Addiction Ambivalence

Trigger Warning: If addiction or self harm are a trigger for you, caution with this post. If you are feeling distressed, please see my “getting help now” page. This post is not all gloom; there is some hope. 


I sit here, staring at my still fingers on the keyboard. I remember the freedom and the energy of last night. I am aware of the lethargy of now. The ease of social conversation with strangers versus withdrawal and reclusion. My addictive thinkings are rocks swirling, bruising, pulling, whispering promises.


I’ve been sober from weed for 11 months now. But last night I had 2 lines of coke and now my mind is comparing how I felt when I was high to how I feel now in my state of depression. Sure, the 2 drugs are very different, but the numbness from the negative thinking was the same, and so, so tempting. It was a false and hallow feeling, yet I was free of self-doubt, if only for a short time. I need to remember the shit that I went through for 9 months to hold the temptation at bay.

Weed was a social drug for years; only done with friends and maybe once a week, or, once a fortnight. That changed though during a darker period of my current depressive episode. I was living alone and only working casually. I smoked nearly everyday, mostly by myself, to numb the painful thoughts I was drowning in. I rationalised that because I didn’t smoke the night before I had to work (so my performance wasn’t affected), that I was in control and it wasn’t an addiction. I was just making my life more enjoyable … but I was dragging myself deeper into the quicksand. 

Shame, partly, fuelled the addiction and self-destruction. The more I smoked, I was numb to my thoughts, but there was still shame from smoking weed so much, so I smoked more. I justified the behaviour, from only smoking at nights, to in the day if only I didn’t drive. Social anxiety would overwhelm me, so I would smoke for relief, even before my niece’s 6 year old birthday party. I did not think that I was addicted: people can’t be addicted to weed.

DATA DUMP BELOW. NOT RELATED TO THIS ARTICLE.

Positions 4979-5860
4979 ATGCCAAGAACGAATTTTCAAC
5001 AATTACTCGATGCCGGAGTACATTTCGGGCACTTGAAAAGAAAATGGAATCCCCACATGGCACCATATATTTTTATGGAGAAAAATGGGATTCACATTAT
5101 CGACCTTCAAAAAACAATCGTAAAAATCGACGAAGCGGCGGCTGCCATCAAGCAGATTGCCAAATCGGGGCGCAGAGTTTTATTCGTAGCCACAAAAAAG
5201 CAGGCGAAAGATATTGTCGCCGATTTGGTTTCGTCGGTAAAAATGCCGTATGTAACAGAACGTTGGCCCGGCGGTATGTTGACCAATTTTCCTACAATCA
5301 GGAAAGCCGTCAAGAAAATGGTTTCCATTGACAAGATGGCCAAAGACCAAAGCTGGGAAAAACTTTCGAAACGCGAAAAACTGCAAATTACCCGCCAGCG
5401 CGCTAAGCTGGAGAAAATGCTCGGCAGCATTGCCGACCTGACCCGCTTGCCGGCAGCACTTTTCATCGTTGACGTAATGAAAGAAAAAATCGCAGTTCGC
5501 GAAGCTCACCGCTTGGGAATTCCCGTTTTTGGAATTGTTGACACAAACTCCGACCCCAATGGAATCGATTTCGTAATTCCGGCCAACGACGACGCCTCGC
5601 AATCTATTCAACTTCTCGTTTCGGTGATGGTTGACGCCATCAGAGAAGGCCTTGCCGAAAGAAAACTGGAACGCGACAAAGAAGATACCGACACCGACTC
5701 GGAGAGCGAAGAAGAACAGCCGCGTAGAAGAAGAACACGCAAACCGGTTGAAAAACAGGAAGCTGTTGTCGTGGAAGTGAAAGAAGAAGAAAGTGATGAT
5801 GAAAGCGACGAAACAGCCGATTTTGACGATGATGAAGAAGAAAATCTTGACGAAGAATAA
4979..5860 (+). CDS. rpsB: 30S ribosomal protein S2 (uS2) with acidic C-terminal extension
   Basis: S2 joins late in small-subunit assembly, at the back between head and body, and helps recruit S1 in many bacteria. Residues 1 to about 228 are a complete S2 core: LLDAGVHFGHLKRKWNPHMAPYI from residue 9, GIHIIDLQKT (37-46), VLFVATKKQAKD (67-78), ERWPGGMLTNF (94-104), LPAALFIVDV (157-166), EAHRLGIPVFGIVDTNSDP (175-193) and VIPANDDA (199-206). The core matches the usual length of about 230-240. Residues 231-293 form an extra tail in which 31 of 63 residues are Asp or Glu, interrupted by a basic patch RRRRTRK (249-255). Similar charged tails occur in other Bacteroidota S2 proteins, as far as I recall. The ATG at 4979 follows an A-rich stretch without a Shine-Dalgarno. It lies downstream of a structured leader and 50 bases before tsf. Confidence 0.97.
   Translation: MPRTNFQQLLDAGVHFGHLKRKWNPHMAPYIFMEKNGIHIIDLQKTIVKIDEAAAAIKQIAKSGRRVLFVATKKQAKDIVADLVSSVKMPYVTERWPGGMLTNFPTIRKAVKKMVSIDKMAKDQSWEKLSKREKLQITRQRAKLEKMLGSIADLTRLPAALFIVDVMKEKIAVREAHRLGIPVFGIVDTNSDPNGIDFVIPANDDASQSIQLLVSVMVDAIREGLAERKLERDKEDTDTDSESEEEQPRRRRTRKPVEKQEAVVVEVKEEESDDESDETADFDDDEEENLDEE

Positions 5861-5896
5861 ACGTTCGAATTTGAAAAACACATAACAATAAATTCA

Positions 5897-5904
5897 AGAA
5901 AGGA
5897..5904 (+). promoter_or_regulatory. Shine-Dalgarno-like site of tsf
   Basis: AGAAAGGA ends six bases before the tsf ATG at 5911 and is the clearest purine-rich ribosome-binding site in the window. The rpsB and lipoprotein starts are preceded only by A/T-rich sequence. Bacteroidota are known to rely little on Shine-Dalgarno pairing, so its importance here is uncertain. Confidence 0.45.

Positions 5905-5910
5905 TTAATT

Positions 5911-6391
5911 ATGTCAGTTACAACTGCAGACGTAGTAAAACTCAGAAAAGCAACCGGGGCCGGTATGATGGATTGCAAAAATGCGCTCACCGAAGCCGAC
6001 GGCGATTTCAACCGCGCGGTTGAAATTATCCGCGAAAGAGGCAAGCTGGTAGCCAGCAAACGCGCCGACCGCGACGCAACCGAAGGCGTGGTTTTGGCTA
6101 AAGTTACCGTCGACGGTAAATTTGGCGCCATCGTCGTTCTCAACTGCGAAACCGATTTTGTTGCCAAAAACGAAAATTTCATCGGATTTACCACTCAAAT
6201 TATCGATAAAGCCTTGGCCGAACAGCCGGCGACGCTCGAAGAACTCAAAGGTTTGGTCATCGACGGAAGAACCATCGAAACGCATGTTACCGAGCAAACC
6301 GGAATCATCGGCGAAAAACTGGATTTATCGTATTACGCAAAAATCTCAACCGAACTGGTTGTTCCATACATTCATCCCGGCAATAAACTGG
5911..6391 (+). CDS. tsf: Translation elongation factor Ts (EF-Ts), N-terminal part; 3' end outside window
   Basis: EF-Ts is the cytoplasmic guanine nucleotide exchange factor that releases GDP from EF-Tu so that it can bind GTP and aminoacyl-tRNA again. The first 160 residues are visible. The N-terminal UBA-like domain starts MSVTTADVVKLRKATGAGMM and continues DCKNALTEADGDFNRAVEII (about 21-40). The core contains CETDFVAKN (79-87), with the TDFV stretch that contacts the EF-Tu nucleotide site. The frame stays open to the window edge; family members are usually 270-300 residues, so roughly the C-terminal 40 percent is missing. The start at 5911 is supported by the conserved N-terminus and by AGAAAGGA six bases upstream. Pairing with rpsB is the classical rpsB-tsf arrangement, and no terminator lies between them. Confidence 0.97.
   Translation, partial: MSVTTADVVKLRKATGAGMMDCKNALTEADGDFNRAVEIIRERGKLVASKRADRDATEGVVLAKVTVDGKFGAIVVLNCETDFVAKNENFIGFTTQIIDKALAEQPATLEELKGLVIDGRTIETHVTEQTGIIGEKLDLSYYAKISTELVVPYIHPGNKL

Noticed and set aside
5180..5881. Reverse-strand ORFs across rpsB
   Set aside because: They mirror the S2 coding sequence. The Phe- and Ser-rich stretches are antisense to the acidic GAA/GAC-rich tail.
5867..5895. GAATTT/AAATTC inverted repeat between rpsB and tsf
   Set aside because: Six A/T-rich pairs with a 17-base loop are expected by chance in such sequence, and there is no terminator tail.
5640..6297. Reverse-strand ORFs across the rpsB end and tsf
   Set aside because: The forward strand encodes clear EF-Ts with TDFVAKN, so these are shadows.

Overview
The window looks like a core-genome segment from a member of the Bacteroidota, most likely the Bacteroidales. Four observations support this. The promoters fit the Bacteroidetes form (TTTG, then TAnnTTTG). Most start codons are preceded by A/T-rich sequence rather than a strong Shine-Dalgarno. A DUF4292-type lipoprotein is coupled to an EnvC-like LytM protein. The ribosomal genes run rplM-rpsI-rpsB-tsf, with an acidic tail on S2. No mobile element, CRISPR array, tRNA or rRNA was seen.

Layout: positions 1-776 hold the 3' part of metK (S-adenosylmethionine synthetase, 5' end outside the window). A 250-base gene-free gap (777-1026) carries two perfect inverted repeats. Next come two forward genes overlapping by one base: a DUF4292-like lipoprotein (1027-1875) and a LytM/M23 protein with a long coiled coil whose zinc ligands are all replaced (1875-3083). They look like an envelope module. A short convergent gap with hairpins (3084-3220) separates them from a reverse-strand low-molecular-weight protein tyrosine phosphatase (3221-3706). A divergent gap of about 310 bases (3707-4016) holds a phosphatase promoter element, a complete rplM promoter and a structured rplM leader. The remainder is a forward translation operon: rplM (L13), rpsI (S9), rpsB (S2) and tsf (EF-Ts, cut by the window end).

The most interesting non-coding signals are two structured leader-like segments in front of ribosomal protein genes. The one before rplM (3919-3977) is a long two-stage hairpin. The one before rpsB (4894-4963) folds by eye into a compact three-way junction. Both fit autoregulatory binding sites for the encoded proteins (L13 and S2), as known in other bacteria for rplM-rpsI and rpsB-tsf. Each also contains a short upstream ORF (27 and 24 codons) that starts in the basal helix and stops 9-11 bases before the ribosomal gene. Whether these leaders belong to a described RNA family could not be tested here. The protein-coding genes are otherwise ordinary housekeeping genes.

Being high soon was not enough, or was not appropriate all the time. Alcohol compounded the escapism. I would drive whilst high now, but not drunk, though tipsy, yes. I was lucky that I never hurt anyone, but that does not negate that what I did was wrong. I did think about hurting myself though, a lot. I never wanted to hurt someone else, but I would wish terrible things on myself. I was growing more disconnected and I could feel the distance between myself and my nieces (whom I love dearly). I knew that I no longer had control and that I couldn’t function without being high or drunk. Something had to change.

I did not consider myself an alcoholic. So I found a Marijuana Anonymous meeting near me in Sydney. The first time that I tried to go, I parked my car on a residential street near the community hall where the meeting was held. Anxiety coursed through my body as I sat in my car. I think it was raining. I couldn’t go in. I went home and got high.

The second time, though, I walked in, and took a seat at the back near the door. A kindly woman in her 40s welcomed me. She could probably see how nervous I was, the haunted look of shame in my eyes. I looked around the room. Everyone was different, mostly in their 30s, 40s and 50s; probably half female and half male; but just ordinary looking people. I heard each of them declare that they were an addict, without deep shame. Some had been sober for months, others, many years. They created in my mind, a human face to addiction, chipped at the stigma, showing that addiction can affect anyone, not just the dramatised image of a junkie. I am an ordinary person, just like them, and I am an addict.

I heard their stories, veins of similar experience through all of them. Anecdotal proof that one can be addicted to marijuana, which I didn’t really believe before. Yet all of them had managed to stay sober. Sure, it was struggle, but I had hope that it could be done, even though I thought I was in a bottomless circle of addiction. They were kind to me, offered me support, and I came back.

The 12 step program, which is the model for AA, NA, MA, etc, benefits many many people. It didn’t really for me at the time, though my addiction journey is not over. In all 12 step programs, I believe, they use the word “God” quite a bit, but it doesn’t necessarily mean a religious deity (though it can be). Rather, it represents an external concept to whom the addict is accountable to and can draw support from. As an atheist, my stubborn disdain for any organised dogma kept me from committing to the program. I don’t know if this is good or not, but there was another atheist there, and it worked for him. I tried to interpret the word “God” as humanity or my community, and the 12 step program may have worked eventually, but I stopped going to the meetings after a little while.

I feel more stable and grounded after writing my story. The temptation has diminished, but is still there with the lure of abandon. I think that I have the strength to ride it out. I declined smoking a joint last night, but still, I was drunk and high. I may be sober from weed, but not with everything else, though I don’t drink nearly as much. Maybe I’ll go to another meeting …

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2 responses to “Addiction Ambivalence

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